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Rack Level Automated Maintenance Machine

IP.com Disclosure Number: IPCOM000240653D
Publication Date: 2015-Feb-16
Document File: 4 page(s) / 265K

Publishing Venue

The IP.com Prior Art Database

Abstract

This disclosure describes a system for performing automated maintenance of a rack containing IT equipment and leverages technology from other industries to make the solution a cost optimized and feasbile system. The system incurs a limited development expense and up-front cost, but reduces labor expense, increases system reliability, and maximizes performance by replacing the need for more operators in the data center and maximizing IT equipment performance.

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Rack Level Automated Maintenance Machine


Disclosed is a novel system and method for maintaining a rack of servers through the use of automation. A manipulator is constructed to operate in a 2 dimensional system embedded in the front or rear door of a server rack with the ability to traverse the entire frontal area of the rack. Examples of this system could be a gantry or a mechanical arm. When a serviceable component on the front or rear of the server requires service, the manipulator removes the defective part, places the defective part into a portion of the rack designated for waste, retrieves a replacement part from a portion of the rack stocked with new parts, and places the new component into the proper place in the server. In this way, server maintenance times are drastically reduced, the need for constant human presence in the data center is minimized, errors associated with humans are removed, and lower reliability (and cost) parts may be used with decreased harm.

Currently, there are only three real strategies employed for maintaining a rack of servers. The first is manual maintenance with human operators. The server needing a replacement part sends an error code to a central network control center, where the error code is read by an operator. Eventually, the operator will acquire a replacement part from a storage area, transport himself to the defective server and manually replace the defective component. The operator will then manually discard the defective component. The second strategy is to have a technician remove the server containing the defective part from the rack, insert a properly working server in its place, take the defective server to a bench or other area for maintenance by hand, then use the now operational server to replace the next server containing defective parts. The final key service strategy is called "fail in place", where a server is designed and built with enough redundancy to still be operational despite numerous component failures internal to the system. When/if enough failures occur, however, service is performed using one of the first two service strategies.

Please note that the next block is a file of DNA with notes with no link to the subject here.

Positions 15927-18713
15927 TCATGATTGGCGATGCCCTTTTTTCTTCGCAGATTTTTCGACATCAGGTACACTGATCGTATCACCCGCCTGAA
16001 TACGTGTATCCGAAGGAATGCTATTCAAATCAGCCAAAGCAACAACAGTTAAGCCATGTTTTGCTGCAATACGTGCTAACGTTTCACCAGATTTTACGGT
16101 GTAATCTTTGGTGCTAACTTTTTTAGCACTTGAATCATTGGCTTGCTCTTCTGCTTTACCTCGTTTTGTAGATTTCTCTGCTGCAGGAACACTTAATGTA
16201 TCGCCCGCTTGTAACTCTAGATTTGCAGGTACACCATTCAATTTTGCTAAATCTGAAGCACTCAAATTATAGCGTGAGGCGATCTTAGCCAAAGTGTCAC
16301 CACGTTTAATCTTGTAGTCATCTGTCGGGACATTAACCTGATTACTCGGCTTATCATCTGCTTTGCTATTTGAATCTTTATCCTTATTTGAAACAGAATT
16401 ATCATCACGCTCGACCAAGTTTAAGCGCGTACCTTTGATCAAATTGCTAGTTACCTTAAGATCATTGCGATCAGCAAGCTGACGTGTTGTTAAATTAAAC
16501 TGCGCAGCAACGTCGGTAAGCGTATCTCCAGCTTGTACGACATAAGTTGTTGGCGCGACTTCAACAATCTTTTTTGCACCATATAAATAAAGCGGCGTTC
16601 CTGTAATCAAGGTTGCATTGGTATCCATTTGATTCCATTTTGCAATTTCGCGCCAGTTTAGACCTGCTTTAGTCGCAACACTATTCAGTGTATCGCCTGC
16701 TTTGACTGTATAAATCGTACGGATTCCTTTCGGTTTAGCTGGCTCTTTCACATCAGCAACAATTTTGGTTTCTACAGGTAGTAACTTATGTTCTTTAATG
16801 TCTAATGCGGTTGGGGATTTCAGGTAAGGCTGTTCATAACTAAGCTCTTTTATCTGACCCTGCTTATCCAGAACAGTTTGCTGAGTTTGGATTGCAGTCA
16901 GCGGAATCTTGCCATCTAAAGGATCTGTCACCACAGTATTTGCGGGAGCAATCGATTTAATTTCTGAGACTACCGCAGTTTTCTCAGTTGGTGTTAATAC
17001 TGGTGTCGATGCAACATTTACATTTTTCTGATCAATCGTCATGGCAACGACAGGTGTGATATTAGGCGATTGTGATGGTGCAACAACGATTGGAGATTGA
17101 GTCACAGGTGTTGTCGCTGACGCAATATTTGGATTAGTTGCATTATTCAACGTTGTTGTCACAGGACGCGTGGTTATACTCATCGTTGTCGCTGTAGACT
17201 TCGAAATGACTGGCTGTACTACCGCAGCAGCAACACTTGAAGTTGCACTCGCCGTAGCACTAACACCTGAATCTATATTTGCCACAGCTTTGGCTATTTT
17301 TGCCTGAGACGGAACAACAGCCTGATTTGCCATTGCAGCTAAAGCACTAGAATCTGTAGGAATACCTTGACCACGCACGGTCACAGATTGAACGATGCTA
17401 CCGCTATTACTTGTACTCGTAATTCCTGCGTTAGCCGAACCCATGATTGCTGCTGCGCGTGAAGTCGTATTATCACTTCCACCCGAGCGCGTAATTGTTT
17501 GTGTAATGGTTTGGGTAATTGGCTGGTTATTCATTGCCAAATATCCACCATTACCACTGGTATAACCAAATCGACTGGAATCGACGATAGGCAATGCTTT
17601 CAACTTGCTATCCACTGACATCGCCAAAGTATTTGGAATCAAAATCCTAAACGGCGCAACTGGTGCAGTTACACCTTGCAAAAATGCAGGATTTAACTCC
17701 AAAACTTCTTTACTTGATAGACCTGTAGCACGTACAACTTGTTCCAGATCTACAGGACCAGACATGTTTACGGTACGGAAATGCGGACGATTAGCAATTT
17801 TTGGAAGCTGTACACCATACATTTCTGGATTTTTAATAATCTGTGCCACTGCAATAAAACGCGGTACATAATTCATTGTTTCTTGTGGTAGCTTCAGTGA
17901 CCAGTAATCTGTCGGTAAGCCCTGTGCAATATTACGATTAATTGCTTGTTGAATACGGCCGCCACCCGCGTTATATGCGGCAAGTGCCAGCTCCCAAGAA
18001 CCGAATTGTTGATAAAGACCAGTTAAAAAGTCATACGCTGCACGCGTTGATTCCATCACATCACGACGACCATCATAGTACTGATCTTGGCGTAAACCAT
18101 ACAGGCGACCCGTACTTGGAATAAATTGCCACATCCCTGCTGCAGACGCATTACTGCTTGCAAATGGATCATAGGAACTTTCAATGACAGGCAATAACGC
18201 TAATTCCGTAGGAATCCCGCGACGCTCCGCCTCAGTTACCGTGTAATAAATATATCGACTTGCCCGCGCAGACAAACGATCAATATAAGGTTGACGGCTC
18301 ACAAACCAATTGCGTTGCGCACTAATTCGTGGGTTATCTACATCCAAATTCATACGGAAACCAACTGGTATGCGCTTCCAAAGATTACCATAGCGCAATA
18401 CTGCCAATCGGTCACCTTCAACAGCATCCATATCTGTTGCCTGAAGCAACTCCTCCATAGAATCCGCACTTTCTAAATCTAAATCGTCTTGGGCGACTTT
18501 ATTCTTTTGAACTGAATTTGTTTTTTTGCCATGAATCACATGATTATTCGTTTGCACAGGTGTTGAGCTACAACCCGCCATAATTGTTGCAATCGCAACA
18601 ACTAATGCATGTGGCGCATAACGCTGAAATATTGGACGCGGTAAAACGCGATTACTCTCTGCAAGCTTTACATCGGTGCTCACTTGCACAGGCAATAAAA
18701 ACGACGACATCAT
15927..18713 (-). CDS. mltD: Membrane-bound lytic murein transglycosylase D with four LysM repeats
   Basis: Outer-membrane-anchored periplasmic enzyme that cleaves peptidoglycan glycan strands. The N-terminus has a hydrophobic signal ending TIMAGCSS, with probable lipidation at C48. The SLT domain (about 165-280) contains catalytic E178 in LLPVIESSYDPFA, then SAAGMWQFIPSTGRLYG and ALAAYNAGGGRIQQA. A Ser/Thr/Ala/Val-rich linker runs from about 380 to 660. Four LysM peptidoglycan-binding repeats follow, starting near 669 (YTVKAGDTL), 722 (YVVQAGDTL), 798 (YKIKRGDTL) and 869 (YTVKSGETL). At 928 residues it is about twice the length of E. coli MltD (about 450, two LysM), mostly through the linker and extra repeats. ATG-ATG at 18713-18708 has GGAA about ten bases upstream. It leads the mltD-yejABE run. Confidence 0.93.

The inefficiency associated with replacing parts in servers is being exacerbated by several key issues. Datacenters are increasingly becoming more secure; companies are very worried about who has access to the data center. This is driving increased cost to hire only the best service technicians with the best records, longer service times due to decreased technicians allowed into the datacenter, and cost of clearing/overseeing warranty service technicians from the hardware vendor. Datacenters are also becoming exponentially larger; of the largest 15 data centers in the world almost all were built in the last 15 years, and the largest data centers are still under construction. An army of technicians is required to keep up with server maintenance in these facilities.

Most of the work that has been done to improve maintenance and part repla...